WINNIPEG — Five people were taken to the hospital on Wednesday, Aug. 19 due to carbon monoxide buildup at a Winnipeg home.
Around 1:35 p.m., fire crews went to a house on Brookshire Street after a carbon monoxide alarm went off. Everyone inside the home had already gotten out.
Once firefighters got to the scene, they used a CO detector, which found carbon monoxide readings of 108 parts per million.
Paramedics checked the five people who were in the home, who all went to the hospital in stable condition.
Manitoba Hydro investigated the incident and found a malfunctioning hot water tank caused the carbon monoxide buildup. According to the City of Winnipeg, this issue was made worse from a ventilation problem causing negative pressure in the home.
The city said this incident shows the importance of carbon monoxide alarms, as well as the importance of preventative maintenance on fuel-burning appliances.
“CO poisoning does not just occur in the heating season,” the city said in a news release.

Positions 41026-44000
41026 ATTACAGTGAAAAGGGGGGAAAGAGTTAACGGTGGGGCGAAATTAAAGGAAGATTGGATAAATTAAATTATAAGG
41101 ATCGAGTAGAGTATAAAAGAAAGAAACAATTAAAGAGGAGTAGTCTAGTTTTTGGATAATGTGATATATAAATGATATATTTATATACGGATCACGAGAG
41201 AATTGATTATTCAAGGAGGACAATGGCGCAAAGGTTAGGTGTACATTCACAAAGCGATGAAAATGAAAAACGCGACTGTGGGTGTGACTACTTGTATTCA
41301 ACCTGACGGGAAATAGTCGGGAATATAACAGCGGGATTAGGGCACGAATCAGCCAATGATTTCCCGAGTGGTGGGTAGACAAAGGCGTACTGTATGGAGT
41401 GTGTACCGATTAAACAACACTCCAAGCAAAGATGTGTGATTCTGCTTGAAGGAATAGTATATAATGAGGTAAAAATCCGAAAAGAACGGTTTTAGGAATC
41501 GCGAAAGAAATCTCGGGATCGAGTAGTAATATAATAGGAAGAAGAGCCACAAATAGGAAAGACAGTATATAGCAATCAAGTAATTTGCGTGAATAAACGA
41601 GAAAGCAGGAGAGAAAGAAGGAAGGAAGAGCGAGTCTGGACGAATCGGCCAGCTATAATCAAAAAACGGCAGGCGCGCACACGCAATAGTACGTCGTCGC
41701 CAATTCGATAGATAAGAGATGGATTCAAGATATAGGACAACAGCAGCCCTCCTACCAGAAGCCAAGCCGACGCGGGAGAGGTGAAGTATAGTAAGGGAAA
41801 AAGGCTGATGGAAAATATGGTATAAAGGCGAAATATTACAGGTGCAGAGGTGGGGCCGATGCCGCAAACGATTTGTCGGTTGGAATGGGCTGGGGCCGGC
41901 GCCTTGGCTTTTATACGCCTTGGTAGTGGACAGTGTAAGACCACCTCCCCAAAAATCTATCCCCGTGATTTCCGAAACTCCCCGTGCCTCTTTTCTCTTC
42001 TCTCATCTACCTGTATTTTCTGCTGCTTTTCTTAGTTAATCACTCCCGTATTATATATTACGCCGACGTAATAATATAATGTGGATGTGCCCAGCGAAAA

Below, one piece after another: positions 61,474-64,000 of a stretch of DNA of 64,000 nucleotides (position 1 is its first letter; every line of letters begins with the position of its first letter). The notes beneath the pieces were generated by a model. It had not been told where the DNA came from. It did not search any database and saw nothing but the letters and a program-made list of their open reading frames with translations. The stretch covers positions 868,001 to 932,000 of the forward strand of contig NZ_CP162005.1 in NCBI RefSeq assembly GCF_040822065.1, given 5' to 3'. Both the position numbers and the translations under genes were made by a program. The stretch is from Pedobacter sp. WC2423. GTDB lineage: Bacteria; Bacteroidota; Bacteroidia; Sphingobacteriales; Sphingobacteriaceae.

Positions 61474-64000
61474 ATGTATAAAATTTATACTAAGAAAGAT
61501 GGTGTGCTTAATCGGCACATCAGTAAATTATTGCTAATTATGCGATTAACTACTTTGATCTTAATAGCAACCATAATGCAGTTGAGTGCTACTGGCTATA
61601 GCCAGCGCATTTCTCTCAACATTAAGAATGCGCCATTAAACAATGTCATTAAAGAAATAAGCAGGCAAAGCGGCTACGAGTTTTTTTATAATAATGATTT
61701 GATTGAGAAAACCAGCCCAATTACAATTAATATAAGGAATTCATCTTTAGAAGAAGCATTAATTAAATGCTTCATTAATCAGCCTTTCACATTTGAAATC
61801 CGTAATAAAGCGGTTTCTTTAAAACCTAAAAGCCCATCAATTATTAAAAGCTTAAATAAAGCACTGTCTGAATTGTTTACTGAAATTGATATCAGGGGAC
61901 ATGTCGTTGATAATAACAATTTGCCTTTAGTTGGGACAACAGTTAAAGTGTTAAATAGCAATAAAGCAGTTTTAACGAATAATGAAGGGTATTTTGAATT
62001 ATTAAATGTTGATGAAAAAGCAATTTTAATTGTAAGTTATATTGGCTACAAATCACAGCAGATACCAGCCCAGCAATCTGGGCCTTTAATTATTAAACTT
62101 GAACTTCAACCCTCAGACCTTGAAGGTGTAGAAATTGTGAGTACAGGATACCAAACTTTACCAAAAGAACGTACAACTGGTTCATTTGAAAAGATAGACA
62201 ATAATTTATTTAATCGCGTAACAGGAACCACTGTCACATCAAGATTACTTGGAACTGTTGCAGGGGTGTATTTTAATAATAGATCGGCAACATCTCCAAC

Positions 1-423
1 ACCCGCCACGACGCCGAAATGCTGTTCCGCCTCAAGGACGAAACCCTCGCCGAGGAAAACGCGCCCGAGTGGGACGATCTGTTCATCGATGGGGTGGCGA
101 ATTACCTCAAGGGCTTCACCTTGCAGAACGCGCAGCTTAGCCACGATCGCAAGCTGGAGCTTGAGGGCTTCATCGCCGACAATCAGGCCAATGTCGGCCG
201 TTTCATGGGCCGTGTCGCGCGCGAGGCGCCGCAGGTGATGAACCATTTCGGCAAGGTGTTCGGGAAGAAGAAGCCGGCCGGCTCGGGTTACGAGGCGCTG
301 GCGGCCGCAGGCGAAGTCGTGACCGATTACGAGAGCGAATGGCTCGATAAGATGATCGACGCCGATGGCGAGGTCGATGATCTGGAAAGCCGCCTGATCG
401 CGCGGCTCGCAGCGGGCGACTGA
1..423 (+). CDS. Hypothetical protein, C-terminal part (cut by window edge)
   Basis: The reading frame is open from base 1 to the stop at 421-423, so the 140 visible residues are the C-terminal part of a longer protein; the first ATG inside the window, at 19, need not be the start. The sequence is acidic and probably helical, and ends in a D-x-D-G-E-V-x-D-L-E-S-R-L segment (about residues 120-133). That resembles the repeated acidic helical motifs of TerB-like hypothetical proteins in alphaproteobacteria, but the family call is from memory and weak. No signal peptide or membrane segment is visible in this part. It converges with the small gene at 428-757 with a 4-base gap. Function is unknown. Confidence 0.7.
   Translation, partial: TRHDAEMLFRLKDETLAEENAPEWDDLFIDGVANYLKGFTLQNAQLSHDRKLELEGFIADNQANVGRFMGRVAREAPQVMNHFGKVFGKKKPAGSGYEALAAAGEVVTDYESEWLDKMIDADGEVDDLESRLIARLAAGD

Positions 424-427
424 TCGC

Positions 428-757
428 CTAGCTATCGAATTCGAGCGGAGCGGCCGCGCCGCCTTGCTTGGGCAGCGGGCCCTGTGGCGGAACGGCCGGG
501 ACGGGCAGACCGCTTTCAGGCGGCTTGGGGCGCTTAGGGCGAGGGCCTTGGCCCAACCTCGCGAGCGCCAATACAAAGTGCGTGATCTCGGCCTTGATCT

The Winnipeg Fire Paramedic Service is reminding people of the dangers of carbon monoxide, a colourless, odourless, tasteless gas caused by combustion. Those with carbon monoxide poisoning will experience flu-like symptoms, such as nausea, dizziness, confusion, and vision and hearing loss, but will not have a fever.
The city offers the following advice to prevent carbon monoxide poisoning:
- Don’t idle vehicles in attached garages, even if doors are open;
- Have fuel-burning appliances checked every year by qualified technicians;
- Make sure all fresh air intake vents, exhaust vents and chimneys work properly and are unobstructed;
- Ensure wood stoves are properly installed and vented; and
- Don’t use gas-powered engines, charcoal or propane barbecues or grills, kerosene stoves, or propane heaters indoors or in enclosed spaces.
The city encourages people to install carbon monoxide alarms on all floors of their homes.
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